Auto insurance policies come with several different coverages, each of which provides unique protection. Here are a few coverages that protect your car in various ways.
Collision Coverage: Protection in an Accident
Collision coverage is perhaps the most straightforward of these protections. It offers protection against damage that occurs in a collision, which is generally defined by the insurance industry as a multi-vehicle accident.
Exactly how your auto insurance policy's collision coverage treats a multi-vehicle accident depends on who's responsible for the accident and the laws of the state the accident took place in:
- The coverage will pay for damage to your car if you're responsible for an accident in an at-fault state.
- The coverage won't pay for damage to your car if another driver is responsible for an accident in an at-fault state, because the other driver's insurance must cover the damage.
- The coverage will pay for damage to your car regardless of who's at fault for an accident in a no-fault state.
Of course, any coverage that's provided is subject to a deductible that you must pay out-of-pocket first and limits that dictate the most the policy will pay on a claim. This is true for most auto insurance coverage.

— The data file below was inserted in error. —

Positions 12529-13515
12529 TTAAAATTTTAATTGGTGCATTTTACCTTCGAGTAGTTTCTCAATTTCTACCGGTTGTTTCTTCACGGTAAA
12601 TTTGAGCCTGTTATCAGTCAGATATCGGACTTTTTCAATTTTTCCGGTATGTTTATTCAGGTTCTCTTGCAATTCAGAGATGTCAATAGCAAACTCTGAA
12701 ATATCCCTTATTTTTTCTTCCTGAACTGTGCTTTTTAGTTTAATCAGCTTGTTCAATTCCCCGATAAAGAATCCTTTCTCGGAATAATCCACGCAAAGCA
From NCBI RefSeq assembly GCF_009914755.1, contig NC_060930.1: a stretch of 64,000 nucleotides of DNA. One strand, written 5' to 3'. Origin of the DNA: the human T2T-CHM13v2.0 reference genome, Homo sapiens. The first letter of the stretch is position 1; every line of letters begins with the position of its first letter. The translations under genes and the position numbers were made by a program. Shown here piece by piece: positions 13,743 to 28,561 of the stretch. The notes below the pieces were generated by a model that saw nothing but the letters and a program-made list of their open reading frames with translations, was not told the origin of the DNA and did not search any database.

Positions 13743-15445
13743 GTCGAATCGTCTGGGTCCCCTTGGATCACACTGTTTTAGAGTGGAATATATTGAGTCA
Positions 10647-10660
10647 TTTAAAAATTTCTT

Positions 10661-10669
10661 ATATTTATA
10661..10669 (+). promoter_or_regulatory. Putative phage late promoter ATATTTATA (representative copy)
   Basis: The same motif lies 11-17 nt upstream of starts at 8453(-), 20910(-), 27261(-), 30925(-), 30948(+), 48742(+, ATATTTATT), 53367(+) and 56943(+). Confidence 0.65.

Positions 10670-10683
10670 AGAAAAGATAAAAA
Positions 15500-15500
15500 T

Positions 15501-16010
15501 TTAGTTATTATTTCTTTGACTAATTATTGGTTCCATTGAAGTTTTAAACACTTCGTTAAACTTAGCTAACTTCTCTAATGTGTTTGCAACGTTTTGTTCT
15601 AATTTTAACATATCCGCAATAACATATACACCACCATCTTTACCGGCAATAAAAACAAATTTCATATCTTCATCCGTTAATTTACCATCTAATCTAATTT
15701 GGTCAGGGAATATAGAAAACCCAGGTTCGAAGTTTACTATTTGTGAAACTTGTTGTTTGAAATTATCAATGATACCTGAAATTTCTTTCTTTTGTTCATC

Comprehensive Coverage: Protection Against Other Incidents
Comprehensive coverage offers protection in incidents that collision coverage doesn't apply to. Broadly speaking, these are incidents that involve only your vehicle. The coverage applies if:
- You hit an animal while driving
- A burglar breaks into your car
- A tree falls on your car
- Hail damages your car
Should your vehicle be damaged in any incident like this, comprehensive will pay to restore your car to its pre-accident condition. Auto insurance claims filed under this coverage come with a deductible and limit.
Full Glass Coverage: Protection for Your Vehicle's Glass
Full glass coverage is a specific add-on that you can get in some states when you include comprehensive coverage in your auto insurance policy. This coverage isn't available in every state, and it's not offered without first selecting comprehensive coverage.
When you add full glass coverage onto an auto insurance policy, the protection eliminates any deductible for a glass-related claim. Should a burglar smash in a window or a tree branch fall on the windshield, the cost of replacing the glass will be fully paid for.
This is a helpful coverage because glass replacement costs frequently don't exceed a comprehensive coverage's deductible. Full glass coverage ensures you can get even the smallest glass damage paid for by your auto insurance policy. For more information, contact an auto insurance provider.